Quite different are the 10 or so reports by various National Academy panels that have assessed cancer risk under EPA supervision. In 20 years, those panels have neglected to report that the safe level estimated by the Royal Academy has been fully confirmed in five subsequent outbreaks of arsenic poisoning from drinking water that affected much greater numbers of people.

Today, junk science reigns

Science and science advice have fundamentally changed since the Royal Commission. Congress has given EPA huge powers, including a $600 million science budget with practically no oversight.

EPA used that power to aggressively invest in official, government-sponsored junk science to create support for its so-called Risk Assessment and its fundamental assumption that cancer risk extends to very low levels of exposure. Scientists who made careers participating in this government-sponsored junk science were invited to be panelists in the official science advice. Critics were ignored at first, and later simply kept out altogether.

After 30 years of unrestrained corruption, the field of environmental health science is in a state of disrepute that has no precedent in history, with a 1997 peer-reviewed article questioning the veracity of the official science advice.

All this is now coming to a head over arsenic. The case against junk science is particularly powerful here. At the same time, EPA is pulling out all the stops in an all-out battle to defend its prerogative to regulate with junk science.

EPA does not bear all the blame, or even most of it. After all, it was Congress that created EPA in 1970 and sent it on a mission to regulate in the spirit of the then-recently enacted Delaney Amendment–which made irrationality, namely the unsupported fear of traces of chemicals, the official government policy.

In 1996, Congress quietly repealed this irrational amendment when it became clear it would require that all pesticides be banned. But Congress has not come clean with the public and has not owned up to a colossal mistake. Most importantly, Congress has not told the public that with the Delaney Amendment repealed, EPA’s mission itself must be reevaluated.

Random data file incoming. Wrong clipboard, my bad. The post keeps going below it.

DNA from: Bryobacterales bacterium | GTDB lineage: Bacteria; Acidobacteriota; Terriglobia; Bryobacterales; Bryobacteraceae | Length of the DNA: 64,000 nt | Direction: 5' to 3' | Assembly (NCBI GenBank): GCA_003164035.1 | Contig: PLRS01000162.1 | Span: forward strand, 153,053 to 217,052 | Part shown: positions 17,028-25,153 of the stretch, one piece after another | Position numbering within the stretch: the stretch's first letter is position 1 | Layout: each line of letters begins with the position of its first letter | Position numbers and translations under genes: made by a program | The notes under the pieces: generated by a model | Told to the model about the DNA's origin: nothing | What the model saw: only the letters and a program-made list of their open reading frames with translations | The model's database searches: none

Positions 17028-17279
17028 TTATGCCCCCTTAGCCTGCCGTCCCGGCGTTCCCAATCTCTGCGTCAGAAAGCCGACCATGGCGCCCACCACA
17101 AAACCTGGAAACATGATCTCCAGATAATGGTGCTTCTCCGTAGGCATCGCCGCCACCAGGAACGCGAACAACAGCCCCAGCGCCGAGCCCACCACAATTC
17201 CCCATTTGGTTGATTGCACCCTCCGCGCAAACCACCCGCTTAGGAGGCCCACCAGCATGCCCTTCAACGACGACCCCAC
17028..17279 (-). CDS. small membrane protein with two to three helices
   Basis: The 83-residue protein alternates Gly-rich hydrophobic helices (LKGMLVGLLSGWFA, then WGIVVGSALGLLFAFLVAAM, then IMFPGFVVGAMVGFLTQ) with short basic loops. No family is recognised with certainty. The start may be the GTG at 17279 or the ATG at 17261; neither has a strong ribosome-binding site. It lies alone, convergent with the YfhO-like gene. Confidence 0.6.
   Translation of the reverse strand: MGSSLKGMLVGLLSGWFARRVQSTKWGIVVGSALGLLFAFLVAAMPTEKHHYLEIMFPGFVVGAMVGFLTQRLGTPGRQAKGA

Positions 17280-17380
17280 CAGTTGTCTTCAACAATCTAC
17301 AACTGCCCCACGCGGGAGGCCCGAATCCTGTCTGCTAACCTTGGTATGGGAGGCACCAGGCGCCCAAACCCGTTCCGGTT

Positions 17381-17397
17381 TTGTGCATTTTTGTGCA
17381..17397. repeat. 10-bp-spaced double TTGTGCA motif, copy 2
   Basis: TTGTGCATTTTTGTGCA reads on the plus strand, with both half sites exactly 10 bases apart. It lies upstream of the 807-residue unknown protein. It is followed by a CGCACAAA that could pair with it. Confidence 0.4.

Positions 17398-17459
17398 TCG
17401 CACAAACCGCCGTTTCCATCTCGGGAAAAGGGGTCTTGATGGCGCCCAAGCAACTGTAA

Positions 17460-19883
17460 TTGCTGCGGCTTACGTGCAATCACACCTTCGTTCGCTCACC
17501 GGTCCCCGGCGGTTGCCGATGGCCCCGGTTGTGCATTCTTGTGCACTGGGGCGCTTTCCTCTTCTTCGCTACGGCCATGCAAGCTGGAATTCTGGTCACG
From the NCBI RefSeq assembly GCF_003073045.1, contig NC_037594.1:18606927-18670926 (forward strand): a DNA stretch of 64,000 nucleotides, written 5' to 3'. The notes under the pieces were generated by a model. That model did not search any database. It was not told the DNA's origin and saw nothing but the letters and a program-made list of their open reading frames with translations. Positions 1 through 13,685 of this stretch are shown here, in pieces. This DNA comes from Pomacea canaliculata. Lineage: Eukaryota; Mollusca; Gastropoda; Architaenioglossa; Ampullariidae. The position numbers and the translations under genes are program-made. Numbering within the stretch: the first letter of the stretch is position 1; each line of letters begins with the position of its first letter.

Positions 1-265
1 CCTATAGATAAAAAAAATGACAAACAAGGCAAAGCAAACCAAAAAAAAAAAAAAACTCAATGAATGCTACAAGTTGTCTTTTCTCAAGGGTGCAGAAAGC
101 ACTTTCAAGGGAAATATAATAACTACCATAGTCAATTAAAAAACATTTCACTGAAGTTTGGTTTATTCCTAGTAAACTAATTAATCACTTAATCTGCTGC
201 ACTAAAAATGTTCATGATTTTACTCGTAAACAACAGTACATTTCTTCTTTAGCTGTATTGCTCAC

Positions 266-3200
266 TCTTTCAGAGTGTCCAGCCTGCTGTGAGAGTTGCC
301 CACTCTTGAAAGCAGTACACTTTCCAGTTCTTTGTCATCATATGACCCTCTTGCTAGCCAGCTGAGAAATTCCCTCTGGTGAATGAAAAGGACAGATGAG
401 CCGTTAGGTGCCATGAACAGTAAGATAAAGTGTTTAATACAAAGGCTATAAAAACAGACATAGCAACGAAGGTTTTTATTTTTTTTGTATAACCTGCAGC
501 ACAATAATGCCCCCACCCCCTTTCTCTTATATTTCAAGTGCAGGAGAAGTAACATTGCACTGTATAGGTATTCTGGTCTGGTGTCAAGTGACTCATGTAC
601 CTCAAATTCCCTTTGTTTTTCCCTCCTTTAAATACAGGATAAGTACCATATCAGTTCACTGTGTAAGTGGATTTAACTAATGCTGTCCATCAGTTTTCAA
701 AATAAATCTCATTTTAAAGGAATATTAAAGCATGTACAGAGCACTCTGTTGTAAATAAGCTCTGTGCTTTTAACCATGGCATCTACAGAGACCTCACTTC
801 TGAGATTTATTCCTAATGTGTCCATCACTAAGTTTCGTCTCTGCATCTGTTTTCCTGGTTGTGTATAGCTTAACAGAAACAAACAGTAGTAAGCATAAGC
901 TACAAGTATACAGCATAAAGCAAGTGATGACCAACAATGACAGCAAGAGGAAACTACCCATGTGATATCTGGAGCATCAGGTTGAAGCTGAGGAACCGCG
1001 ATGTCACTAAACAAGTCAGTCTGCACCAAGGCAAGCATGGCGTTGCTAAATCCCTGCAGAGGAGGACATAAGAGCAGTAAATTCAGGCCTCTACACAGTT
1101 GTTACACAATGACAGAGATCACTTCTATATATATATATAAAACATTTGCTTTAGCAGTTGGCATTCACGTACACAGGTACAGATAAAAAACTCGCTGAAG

It is Congress that bears responsibility for legislating irrationality back in 1958. But EPA must be held responsible for covering up this enormous policy failure under a cloud of misleading science advice.

Independent science panel called for

To correct this misleading advice and allow the truth to emerge, the Risk Policy Center has petitioned President George W. Bush to appoint a Presidential Commission on Arsenic. Supporters and critics of EPA would offer their interpretations of the best available science. A retired judge would preside and make sure that scientific standards alone, and not political power, would define what is and is not the best available science.

The petition has the backing of the State of New Mexico; City of Scottsdale, Arizona; Village of Frankfort, Illinois; City of Fallon, Nevada; Village of Polk, Nebraska; Green Valley Water Company; Pima County Medical Society; the Association of American Physicians and Surgeons; Doctors for Disaster Preparedness; and the International Society of Regulatory Toxicology and Pharmacology.

The existing arsenic standard is safe and should not be changed. The American public must be allowed to hear the best available science. It is EPA’s routine use of junk science that has created chaos and disrepute; it needs attention now.

Gerhard Stöhrer is president of the Larchmont, New York-based Risk Policy Center. The Center is motivated by its members’ sense of civic duty to end the routine use of junk science in regulation.